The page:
Friday, May 25, 2018
Education

Bell time changes raise concerns among middle school parents, students

BROOKSVILLE — Parrott Middle School parent Rita Miller is worried about the big changes coming next year to her child's school schedule.

Instead of a 7:30 a.m. start time, Parrott students will begin their day at 9:10. The last bell of the day will be pushed back from 2:30 to 4:10 p.m.

"I think it's too late for them to come home from school," Miller said, noting her concerns about fitting in extracurricular activities. "I don't think that's enough time."

Many other Parrott parents share that opinion. One called the new times "inconvenient." Another said they were "ridiculous."

On Tuesday, Hernando County School Board members voted 3-2 to adjust bell times at most of the district's schools for 2014-15 as a way to save $600,000 in busing costs.

Most Hernando middle schools, including Parrott, will begin and end an hour and 40 minutes later than this year. All elementary schools will start 40 minutes earlier. Some high schools will start as early as 7:05 a.m.

Initially, board members had also considered restoring so-called courtesy busing next year for students living near their schools, but they decided against that.

The decision on bell times split board members and superintendent Lori Romano.

Romano recommended that the board keep bell times the same as this school year. Board members John Sweeney and Dianne Bonfield voted against changing the bell schedule.

Sweeney said he didn't like the idea of middle schoolers getting out later than elementary school kids, saying the late notice will be a "hardship on a lot of families."

Bonfield said the district is facing some big decisions and that now isn't the time to introduce more change.

"I just assume leave it like it was," she said.

She also said she doesn't like how late the middle school students will be getting out.

"All the research shows that the high school students should go later and the younger ones should go earlier," she said. "If we're going to change, I say we look at what research shows is the best way to deal with the biological clocks these kids have.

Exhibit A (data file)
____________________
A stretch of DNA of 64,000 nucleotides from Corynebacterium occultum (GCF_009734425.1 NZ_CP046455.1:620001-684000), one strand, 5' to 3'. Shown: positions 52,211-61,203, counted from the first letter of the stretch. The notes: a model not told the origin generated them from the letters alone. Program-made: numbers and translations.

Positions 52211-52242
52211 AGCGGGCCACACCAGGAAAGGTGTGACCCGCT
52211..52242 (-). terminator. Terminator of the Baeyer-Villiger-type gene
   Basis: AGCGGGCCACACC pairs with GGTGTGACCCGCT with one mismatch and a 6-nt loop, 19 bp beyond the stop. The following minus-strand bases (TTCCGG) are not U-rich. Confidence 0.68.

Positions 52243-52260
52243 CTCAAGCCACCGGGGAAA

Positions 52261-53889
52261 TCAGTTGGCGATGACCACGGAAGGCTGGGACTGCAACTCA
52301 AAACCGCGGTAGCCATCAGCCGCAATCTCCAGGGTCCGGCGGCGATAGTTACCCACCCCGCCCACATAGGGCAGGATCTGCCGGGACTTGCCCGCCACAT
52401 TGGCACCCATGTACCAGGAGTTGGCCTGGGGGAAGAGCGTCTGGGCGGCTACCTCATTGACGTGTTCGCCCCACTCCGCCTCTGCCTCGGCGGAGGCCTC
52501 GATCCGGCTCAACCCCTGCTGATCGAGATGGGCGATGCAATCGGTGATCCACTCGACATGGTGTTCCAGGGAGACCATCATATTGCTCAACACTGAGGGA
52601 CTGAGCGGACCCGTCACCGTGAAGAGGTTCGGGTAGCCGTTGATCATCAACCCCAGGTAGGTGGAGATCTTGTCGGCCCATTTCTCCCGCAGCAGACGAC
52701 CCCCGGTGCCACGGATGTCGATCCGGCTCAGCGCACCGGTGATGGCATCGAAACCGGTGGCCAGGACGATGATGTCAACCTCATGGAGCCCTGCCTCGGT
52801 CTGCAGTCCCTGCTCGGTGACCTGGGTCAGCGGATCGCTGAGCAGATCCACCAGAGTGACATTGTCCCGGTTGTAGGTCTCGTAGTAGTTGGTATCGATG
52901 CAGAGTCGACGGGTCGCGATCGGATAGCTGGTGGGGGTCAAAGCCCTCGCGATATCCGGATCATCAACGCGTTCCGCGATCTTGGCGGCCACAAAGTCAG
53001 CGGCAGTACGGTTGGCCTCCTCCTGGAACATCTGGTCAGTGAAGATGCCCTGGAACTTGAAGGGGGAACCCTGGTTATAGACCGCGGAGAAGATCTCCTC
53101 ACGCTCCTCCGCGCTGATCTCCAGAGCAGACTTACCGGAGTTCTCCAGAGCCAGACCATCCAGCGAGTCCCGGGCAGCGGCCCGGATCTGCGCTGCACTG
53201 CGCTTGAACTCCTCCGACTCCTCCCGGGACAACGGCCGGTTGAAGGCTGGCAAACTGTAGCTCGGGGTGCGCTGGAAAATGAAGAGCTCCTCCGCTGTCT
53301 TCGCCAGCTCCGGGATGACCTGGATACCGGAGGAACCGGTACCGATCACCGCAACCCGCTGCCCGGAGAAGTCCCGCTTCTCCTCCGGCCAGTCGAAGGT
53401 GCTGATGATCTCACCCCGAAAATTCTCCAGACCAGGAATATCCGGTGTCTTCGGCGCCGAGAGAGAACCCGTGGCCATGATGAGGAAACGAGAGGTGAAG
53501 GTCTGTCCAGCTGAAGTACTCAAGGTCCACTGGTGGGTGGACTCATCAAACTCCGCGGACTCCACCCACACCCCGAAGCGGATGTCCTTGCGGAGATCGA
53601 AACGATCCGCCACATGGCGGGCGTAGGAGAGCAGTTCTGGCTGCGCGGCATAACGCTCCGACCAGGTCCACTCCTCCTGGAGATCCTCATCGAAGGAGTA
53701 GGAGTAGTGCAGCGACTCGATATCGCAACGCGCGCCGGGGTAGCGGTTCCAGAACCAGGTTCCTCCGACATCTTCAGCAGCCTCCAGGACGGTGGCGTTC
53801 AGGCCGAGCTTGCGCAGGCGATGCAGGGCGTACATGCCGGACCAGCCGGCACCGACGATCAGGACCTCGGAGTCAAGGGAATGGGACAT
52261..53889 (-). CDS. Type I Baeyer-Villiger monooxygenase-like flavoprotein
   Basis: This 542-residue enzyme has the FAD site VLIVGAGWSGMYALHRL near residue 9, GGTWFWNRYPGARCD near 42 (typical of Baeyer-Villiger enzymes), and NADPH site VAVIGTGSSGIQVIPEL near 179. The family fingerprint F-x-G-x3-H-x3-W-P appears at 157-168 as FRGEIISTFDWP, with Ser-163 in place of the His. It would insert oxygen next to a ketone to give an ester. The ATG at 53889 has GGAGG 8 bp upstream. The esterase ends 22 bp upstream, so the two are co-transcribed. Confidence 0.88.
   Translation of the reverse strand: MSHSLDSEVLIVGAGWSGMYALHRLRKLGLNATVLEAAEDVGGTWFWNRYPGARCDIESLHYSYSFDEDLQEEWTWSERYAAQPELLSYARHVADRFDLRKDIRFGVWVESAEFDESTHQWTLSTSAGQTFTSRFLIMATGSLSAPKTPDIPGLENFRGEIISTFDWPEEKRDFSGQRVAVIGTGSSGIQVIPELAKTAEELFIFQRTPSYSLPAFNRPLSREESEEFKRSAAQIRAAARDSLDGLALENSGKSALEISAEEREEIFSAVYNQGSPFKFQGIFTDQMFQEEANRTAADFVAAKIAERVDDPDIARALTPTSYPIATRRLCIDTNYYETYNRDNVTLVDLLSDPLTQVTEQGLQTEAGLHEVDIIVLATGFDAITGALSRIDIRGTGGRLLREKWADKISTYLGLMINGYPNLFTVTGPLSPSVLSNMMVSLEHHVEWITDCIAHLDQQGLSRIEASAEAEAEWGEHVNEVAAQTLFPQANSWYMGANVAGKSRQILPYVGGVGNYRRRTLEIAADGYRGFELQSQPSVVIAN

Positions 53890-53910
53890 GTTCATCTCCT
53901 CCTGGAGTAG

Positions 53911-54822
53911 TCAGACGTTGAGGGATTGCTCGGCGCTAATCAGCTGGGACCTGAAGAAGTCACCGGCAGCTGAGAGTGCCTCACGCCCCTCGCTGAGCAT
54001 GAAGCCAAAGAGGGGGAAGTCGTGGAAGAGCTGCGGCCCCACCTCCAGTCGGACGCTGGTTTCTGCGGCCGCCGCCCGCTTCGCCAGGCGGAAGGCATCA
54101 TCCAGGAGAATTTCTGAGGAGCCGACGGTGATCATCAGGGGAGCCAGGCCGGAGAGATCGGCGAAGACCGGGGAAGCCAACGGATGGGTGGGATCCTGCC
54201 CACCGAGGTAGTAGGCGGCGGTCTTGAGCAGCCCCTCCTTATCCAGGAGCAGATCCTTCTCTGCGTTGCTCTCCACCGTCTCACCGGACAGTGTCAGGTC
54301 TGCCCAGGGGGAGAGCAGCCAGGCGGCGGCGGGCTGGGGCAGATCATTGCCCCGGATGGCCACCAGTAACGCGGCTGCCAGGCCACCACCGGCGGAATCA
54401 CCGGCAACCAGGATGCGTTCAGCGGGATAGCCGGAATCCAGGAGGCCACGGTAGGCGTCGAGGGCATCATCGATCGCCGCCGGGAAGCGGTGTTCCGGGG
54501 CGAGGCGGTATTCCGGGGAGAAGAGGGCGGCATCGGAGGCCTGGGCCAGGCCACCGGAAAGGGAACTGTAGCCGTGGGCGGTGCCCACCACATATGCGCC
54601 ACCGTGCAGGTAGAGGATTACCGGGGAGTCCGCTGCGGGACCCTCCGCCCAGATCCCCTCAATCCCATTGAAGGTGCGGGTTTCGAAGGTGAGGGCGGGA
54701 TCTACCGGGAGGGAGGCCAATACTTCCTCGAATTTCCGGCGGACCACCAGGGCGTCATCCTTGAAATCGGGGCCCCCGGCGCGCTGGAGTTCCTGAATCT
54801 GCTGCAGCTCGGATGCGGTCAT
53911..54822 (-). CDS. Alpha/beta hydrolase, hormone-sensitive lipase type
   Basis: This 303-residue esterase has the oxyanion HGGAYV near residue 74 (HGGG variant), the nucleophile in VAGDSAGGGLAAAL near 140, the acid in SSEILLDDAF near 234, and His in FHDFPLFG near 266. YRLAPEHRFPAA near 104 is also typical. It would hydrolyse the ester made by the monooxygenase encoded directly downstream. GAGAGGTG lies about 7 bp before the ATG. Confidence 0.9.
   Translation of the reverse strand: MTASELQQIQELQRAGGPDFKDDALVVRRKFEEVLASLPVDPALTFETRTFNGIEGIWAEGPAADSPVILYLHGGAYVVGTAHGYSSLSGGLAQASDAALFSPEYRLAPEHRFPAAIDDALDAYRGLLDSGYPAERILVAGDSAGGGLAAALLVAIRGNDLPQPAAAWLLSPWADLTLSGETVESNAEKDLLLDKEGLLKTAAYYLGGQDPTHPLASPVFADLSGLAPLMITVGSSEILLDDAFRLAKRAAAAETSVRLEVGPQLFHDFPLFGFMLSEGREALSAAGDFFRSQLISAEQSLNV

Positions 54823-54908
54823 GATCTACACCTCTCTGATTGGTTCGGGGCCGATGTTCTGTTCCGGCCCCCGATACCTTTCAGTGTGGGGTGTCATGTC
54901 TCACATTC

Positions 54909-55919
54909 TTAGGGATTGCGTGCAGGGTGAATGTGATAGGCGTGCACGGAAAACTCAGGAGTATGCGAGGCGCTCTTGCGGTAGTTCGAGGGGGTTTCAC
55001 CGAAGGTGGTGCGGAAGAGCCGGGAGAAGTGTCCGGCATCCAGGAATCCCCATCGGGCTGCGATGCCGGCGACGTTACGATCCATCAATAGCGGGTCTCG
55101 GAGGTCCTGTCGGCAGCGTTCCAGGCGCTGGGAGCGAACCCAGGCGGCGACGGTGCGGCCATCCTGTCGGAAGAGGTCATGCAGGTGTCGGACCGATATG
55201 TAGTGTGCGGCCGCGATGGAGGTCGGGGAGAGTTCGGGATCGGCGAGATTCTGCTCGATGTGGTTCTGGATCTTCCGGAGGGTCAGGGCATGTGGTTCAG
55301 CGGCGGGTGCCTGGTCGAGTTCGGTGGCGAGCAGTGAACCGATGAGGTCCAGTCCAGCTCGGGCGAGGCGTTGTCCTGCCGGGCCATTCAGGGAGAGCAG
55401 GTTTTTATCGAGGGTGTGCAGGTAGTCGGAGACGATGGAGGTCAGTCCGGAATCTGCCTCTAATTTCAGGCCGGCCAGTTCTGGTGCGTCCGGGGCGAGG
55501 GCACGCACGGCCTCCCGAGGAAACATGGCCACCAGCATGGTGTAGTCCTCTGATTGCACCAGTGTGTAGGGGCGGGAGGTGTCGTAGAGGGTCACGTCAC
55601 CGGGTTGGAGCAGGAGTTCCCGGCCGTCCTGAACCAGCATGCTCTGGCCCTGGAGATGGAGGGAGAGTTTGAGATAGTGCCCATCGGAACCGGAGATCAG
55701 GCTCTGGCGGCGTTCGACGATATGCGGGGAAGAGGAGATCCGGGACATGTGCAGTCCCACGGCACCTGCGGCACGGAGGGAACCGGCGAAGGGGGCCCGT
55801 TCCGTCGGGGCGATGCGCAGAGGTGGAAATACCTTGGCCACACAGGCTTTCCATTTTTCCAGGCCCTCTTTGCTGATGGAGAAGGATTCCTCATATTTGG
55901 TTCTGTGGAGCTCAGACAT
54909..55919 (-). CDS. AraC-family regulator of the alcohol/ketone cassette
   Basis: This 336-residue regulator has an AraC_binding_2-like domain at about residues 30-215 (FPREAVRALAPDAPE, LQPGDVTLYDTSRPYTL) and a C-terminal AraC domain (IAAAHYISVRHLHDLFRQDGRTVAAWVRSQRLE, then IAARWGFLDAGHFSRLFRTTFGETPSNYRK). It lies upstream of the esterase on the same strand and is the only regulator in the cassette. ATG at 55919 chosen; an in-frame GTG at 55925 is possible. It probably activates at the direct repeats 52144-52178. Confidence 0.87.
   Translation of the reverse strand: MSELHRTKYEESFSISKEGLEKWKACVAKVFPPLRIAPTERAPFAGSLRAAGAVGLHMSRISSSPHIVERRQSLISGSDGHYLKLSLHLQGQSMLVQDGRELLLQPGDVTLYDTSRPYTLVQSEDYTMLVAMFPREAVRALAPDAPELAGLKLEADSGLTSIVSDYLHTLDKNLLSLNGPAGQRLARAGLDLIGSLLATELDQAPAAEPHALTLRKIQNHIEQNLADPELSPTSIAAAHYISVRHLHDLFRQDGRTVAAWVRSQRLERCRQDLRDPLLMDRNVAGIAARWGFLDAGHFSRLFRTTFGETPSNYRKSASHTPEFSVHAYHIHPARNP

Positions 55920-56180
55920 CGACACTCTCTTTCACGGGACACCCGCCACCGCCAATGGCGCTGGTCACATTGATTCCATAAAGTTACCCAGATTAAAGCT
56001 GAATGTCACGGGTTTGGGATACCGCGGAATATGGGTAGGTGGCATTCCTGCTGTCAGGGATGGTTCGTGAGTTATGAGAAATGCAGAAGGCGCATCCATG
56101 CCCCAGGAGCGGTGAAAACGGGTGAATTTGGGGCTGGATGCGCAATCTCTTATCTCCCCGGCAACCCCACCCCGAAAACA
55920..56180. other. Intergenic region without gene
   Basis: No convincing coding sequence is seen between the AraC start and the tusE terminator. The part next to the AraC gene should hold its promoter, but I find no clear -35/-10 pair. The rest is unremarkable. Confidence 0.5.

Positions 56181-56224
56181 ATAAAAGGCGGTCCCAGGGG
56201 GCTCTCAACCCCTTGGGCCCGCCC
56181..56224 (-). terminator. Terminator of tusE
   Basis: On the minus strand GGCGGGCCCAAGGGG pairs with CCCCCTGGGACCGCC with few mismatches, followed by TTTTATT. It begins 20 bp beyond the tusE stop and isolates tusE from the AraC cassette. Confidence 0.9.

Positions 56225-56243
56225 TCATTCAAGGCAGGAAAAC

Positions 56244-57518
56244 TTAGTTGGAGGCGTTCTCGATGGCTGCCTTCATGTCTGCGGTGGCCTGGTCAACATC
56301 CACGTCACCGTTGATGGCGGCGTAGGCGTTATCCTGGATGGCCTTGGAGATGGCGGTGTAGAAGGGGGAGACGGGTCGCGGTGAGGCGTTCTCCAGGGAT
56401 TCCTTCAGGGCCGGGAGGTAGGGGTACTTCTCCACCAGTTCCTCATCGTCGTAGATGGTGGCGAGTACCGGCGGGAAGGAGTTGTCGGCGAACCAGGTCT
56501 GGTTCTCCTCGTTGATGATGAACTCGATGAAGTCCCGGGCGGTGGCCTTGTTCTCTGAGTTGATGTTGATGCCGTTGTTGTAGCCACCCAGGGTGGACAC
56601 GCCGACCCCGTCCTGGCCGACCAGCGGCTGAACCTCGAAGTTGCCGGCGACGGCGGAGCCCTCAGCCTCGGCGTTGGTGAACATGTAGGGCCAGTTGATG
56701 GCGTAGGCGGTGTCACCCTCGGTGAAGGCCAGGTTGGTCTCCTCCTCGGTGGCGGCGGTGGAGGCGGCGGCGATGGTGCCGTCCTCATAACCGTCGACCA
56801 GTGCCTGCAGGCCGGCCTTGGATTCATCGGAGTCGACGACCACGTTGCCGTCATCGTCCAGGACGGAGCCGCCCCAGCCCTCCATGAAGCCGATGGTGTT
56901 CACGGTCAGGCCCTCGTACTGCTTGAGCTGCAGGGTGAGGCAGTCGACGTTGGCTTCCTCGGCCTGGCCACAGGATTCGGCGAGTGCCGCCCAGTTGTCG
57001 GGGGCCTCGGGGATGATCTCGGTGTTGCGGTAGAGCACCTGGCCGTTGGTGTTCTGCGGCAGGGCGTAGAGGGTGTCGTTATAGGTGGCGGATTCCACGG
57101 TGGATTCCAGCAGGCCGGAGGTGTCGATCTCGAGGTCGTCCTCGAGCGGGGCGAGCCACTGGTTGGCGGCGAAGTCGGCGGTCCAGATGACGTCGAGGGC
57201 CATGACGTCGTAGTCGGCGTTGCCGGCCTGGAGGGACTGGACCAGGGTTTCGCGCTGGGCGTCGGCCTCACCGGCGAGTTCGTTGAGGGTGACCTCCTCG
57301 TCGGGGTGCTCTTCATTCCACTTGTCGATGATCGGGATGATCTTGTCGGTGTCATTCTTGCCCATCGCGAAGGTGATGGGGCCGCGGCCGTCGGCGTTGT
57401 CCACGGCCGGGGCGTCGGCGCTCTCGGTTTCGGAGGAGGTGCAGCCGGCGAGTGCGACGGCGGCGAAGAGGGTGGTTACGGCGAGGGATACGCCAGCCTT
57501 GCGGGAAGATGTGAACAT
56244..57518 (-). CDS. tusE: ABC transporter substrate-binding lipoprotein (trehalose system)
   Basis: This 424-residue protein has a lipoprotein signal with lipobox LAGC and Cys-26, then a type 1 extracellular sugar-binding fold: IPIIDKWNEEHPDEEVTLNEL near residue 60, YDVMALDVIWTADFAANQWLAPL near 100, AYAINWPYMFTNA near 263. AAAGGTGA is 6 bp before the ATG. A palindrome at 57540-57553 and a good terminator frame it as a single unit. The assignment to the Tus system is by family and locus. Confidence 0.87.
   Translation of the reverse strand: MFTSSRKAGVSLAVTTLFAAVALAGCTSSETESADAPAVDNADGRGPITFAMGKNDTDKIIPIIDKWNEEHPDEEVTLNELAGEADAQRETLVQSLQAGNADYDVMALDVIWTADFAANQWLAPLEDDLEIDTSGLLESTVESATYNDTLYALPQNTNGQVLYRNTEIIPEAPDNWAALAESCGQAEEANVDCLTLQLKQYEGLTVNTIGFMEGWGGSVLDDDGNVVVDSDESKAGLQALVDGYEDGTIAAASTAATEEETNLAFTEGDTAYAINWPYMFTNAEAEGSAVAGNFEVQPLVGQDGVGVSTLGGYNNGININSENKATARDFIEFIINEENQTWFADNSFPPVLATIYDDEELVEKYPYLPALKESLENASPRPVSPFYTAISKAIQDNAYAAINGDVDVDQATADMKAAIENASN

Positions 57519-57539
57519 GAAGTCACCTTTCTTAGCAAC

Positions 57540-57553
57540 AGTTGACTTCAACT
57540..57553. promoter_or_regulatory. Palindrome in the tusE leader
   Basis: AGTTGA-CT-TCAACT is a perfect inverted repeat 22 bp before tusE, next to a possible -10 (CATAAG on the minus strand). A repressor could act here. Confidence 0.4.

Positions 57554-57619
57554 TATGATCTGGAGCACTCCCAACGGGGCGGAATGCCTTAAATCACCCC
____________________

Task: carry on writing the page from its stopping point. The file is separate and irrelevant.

Board members Matt Foreman, Gus Guadagnino and Cynthia Moore voted for the bell schedule.

"I'll take $600,000 in savings, thank you," Foreman said.

The savings are made possible by having fewer bus drivers driving more routes, which requires fewer buses. Transportation director Doug Compton says the new bell schedule will require 15 fewer routes, which cost about $40,000 each.

"It utilizes our equipment and our personnel more efficiently," he said.

Parrott principal Brent Gaustad said he likes the bell time changes from an academic perspective, but is worried about student involvement in extracurricular activities dropping off.

With Parrott pulling students from across a large swath of eastern Hernando County, he said some kids might not get home from sports practice until 8 p.m.

"Although I believe it would work well, it won't really work for us," he told board members during a March workshop.

He said it wasn't practical to schedule practices before the school day starts.

"It's just a lot easier in the afternoon," he said.

Parrott sixth-grader Matt Platt, 12, said he had mixed feelings about the change. On the plus side, it means he will get to wake up later. But it also will make it more difficult to balance sports and studies after school.

"It means getting home later and less time to do my homework," he said.

Danny Valentine can be reached at [email protected] or (352) 848-1432.

This article has been revised to reflect the following correction: The start time for Hernando County's four middle schools during the 2014-15 school year will be 9:10 a.m. An incorrect time was reported in the information box that accompanied Sunday's story about changes in bell times.

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